--Workers in education, training, and library occupations had the
    highest unionization rate, at 36.8 percent, while the lowest rate
    occurred in sales and related occupations (3.0 percent). (See
    table 3.)

    Union Members Summary

    If I'm reading the data right, it looks more like only a third.
    You've probably read the data right, just weren't capable of interpreting it incorrectly. You said you were an educator right? You have been making a lot of posts that make me think otherwise.

    Anyway, the typical number that gets flown around is that 70-75% of all public school employees are in a union. I don't believe the numbers get reported by teacher's only, but I could be wrong. And, there are many exempt or privatized employees in school districts. Jobs that are sometimes not in unions: custodians, lunch aides, principals, secretaries, administrators, paraprofessionals, social workers, IT, grounds, teacher's aides/student teachers, etc. So knowing this I deduced that at least 75% of public school teachers are in a union, the number is most likely higher, but I don't have an exact stat off the top of my head which is why I said "roughly."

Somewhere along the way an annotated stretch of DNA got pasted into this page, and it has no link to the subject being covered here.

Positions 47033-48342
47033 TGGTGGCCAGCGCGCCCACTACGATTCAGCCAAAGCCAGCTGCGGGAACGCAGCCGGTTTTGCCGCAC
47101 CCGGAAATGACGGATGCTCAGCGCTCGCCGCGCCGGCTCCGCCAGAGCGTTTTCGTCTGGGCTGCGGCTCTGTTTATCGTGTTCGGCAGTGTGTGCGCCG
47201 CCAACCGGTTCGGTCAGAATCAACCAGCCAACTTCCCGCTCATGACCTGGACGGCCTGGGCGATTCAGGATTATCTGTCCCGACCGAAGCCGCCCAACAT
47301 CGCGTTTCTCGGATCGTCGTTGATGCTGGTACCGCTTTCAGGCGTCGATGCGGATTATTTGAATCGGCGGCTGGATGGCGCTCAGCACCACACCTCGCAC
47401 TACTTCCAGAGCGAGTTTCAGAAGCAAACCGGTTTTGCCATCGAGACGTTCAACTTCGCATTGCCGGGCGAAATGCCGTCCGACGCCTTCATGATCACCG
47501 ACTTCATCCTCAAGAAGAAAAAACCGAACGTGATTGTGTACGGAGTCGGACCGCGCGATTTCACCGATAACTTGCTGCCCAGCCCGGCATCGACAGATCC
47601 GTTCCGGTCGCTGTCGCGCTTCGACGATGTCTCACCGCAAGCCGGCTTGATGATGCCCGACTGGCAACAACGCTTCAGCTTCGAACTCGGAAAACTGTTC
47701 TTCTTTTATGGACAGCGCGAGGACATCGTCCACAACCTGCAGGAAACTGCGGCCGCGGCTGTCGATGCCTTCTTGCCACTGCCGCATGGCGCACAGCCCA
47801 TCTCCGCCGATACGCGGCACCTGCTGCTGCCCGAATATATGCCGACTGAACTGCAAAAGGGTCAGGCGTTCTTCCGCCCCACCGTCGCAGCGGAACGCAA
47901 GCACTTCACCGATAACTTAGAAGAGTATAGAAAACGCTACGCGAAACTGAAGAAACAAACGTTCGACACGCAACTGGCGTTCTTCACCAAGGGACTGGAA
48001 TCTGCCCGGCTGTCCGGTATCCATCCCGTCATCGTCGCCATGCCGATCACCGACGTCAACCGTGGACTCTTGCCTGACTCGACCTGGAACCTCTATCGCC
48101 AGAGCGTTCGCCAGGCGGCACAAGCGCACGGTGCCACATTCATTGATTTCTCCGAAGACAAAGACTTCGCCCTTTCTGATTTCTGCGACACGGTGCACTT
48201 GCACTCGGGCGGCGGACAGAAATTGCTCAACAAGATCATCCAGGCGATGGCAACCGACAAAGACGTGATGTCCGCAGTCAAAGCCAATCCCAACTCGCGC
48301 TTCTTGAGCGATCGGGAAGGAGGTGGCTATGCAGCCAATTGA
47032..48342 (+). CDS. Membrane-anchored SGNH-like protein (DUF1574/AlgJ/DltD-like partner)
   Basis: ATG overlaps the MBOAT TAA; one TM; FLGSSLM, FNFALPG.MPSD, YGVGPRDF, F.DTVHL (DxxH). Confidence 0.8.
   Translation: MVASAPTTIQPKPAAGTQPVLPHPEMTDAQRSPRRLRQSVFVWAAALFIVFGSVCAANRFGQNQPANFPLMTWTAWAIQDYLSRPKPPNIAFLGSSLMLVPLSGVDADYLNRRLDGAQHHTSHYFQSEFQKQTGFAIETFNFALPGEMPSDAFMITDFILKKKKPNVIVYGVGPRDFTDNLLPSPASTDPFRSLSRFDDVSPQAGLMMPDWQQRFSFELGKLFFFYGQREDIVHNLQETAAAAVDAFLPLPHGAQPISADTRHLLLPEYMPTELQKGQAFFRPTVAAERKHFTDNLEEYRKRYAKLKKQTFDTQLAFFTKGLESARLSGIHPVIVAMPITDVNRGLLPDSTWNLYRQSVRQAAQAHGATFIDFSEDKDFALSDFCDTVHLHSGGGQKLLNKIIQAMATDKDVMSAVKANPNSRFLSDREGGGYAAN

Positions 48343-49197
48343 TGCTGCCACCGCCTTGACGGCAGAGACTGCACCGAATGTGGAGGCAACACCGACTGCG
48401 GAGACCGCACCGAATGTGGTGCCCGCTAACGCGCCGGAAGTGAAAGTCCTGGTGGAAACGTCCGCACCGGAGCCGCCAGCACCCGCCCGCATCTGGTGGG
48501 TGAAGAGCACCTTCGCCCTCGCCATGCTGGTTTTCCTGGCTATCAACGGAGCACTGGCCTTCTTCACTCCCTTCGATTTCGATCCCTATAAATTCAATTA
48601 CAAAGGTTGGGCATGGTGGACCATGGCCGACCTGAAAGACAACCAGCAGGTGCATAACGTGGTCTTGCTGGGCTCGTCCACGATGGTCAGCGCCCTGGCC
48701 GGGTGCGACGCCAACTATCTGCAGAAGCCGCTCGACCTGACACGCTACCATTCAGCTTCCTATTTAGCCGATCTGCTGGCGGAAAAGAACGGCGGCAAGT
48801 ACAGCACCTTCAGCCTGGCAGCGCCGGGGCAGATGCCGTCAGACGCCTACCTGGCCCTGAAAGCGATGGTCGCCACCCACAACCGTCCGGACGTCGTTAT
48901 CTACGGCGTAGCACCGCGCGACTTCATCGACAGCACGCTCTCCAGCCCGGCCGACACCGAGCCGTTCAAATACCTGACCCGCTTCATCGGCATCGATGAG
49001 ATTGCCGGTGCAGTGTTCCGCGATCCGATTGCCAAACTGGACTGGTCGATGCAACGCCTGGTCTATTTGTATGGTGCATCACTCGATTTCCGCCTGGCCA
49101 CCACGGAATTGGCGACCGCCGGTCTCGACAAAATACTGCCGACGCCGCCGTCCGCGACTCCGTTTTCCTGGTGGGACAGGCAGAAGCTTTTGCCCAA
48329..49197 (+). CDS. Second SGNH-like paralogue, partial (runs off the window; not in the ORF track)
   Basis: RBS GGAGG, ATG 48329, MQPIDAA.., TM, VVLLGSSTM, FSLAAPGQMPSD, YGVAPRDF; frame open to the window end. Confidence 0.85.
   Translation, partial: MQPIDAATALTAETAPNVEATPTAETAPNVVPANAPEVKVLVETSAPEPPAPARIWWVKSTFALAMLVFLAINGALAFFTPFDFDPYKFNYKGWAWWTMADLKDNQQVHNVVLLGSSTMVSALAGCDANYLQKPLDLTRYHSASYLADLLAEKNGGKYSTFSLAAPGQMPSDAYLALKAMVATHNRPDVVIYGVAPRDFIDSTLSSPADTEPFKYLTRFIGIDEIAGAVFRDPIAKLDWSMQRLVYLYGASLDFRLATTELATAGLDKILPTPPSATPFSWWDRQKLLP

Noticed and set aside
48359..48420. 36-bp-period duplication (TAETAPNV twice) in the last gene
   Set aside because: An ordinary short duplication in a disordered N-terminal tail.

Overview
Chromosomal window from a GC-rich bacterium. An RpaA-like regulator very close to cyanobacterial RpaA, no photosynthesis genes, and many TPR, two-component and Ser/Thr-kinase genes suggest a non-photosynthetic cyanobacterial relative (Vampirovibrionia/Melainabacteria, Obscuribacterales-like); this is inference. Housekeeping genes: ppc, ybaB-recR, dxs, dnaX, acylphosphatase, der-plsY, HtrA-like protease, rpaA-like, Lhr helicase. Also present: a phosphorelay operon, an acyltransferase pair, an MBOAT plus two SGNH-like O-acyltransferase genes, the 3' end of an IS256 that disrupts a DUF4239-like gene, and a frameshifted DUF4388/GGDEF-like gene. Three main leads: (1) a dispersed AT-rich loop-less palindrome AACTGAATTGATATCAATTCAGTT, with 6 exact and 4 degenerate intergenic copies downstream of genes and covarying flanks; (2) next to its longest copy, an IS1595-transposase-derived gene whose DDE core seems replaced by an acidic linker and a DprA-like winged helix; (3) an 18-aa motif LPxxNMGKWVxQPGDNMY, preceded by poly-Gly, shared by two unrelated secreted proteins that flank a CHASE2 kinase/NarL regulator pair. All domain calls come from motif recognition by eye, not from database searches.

You are free to check my number, if you choose to do so please find a source that does exactly that and doesn't include ambiguous positions like "trainers" and private employees. The number I gave clearly referenced public school teachers.
    Last edited by Comfort Food; 06-20-12 at 08:10 AM.

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    Re: Teacher of the year is laid off.

    Quote Originally Posted by Catawba View Post
    You are dishonestly including years when Union membership was much higher than it is today. Only 11% of the population belongs to a union today (both public and private). That makes a big difference. When you look at the big donor numbers in 2010 and this year, the GOP are far ahead.
    October 2010: Public Employees Union Is Now Campaigns Biggest Spender



    Huh, look at that. Of the top five spenders, three of them are Public Sector Unions...